Contributor Update: Eric Gudas (Issue 67)

945 Pecan Place

Since ten you’ve been standing behind a cash register, passing vermicelli,               skim milk, chicken breasts, and bottles
Of carbonated water over the scanner’s secret red eye. “Will that be ATM               or credit? Would you like a bag?” Before noon
An embalmed-looking woman, her nails lacquered purple, held up your
line asking for “a small bag of cat litter–
You’ve only got the large ones.” This Sunday afternoon squeaks by on a   conveyer belt, counted out in pennies and clammy nickels;
Wan sunlight across the asphalt and squashes’ lichen green are the colors          you survive on while the clock’s minute hand
Twitches, stuck, at 1:32. Back home, I gulp down toaster waffles and      lukewarm coffee, not even changing
Out of yesterday’s socks, caught in a paperback Trollope’s sticky pages.            Will Violet Effingham marry “comely” Phineas
Or the red-bristled reprobate, Lord Chiltern? I jerk the silver band up to             my knuckle and back, the letters
Of our names stamped inside it collecting sweat and tiny bits of skin.                   Our names are also printed on the checks
We wrote all yesterday afternoon: $68.74 to Pacific Bell, $45 to Sutter     Medical, etc.; now our bank account is empty
As Griffin’s water dish. After I fill it up, he runs over to drink in one long,    barely-punctuated slurp, then ambles off,
Leaving a trail of drool-drops. On the day-long drive home from our        wedding, he lay crammed in the backseat
With the luggage, barely able to stretch his legs. By Ashland, bored as he         was, we started singing interstate ditties—
“There goes a gas station, here comes a cow”; after a while we petered off         into silence, Redding and the flatlands still
Hours ahead. The next day I squatted in the driveway to scrape a thick           layer of squashed bugs from the fender
With a toothbrush. Was it only four months ago? The vastness of our     lives—our life —pools about me till it seems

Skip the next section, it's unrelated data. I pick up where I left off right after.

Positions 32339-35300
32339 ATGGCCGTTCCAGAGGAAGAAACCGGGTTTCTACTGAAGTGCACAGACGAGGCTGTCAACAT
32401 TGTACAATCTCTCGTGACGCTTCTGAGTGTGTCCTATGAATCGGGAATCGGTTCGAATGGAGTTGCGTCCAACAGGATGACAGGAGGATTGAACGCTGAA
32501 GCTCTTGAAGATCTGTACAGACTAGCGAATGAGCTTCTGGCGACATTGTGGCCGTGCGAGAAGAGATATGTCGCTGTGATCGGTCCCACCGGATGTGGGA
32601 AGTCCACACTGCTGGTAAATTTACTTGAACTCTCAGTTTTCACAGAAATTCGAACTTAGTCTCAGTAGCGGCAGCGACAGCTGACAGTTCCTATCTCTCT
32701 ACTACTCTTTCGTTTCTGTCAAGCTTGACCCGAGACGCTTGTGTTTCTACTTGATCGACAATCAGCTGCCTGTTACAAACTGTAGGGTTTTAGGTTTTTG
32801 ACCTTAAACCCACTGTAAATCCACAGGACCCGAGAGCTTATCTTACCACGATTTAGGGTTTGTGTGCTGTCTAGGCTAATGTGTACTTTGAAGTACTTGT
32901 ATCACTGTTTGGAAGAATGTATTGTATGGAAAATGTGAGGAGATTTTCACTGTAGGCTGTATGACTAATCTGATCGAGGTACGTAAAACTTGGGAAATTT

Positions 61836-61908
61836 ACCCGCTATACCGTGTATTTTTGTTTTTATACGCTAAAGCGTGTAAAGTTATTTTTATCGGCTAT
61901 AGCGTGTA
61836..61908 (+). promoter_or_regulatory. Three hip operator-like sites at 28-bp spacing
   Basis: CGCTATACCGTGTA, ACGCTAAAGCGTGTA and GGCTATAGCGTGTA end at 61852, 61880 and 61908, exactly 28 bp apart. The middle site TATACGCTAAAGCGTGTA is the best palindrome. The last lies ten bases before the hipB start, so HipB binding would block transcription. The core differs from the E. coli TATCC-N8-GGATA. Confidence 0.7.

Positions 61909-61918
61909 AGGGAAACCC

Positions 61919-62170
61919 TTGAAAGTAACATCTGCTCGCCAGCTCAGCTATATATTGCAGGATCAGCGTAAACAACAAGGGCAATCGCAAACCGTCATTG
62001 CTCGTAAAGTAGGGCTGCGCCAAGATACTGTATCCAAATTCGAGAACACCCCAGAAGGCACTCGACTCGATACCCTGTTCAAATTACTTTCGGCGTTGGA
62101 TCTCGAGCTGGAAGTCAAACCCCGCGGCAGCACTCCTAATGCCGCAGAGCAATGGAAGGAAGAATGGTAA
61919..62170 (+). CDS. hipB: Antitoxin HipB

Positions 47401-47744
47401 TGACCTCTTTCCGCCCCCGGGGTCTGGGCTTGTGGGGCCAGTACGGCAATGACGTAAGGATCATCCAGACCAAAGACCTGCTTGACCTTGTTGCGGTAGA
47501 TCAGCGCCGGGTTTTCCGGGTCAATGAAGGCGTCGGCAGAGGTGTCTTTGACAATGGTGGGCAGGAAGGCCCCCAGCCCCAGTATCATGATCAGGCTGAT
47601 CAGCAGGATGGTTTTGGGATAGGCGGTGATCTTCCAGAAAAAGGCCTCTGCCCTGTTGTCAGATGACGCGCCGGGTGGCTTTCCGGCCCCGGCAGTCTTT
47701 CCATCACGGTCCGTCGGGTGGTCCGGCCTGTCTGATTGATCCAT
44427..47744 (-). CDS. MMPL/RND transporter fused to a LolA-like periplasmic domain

We have spent years in this run-down suburban house, our paychecks            never lasting long enough, too tired most nights
To do any more than hold each other in the dark, while Griffin wheezes plaintively. But love, common
As the oranges on our neighbors’ tree, spreads half-unseen beneath,           around us, even as you stand waiting
For the credit card authorization to pass along hundreds of miles of         telephone line, your eyes fixed on the stacked
Shopping baskets, while I sit folding laundry in the bedroom, impatient             for your worn-out footsteps at the door.

Eric Gudas’ “945 Pecan Place” first appeared in Issue 67 of the minnesota review. Since that issue was published in 2006, Gudas has published Best Western and Other Poems, winner of the 2008 Gerald Cable Book Award, and is currently working on a book about Eleanor Ross Taylor’s life and poetry, Divided Allegiances, which is under contract with the University of Virginia Press. His poems, book reviews, and interviews with American poets have appeared in The American Poetry Review, Crazyhorse, The Iowa Review, Poetry Flash, The Southern Review, and other journals.  Gudas holds a doctorate in English from UCLA and he and his wife, Alyssa Sherwood, live with their daughter in Los Angeles. You can learn more about Gudas and his work at:


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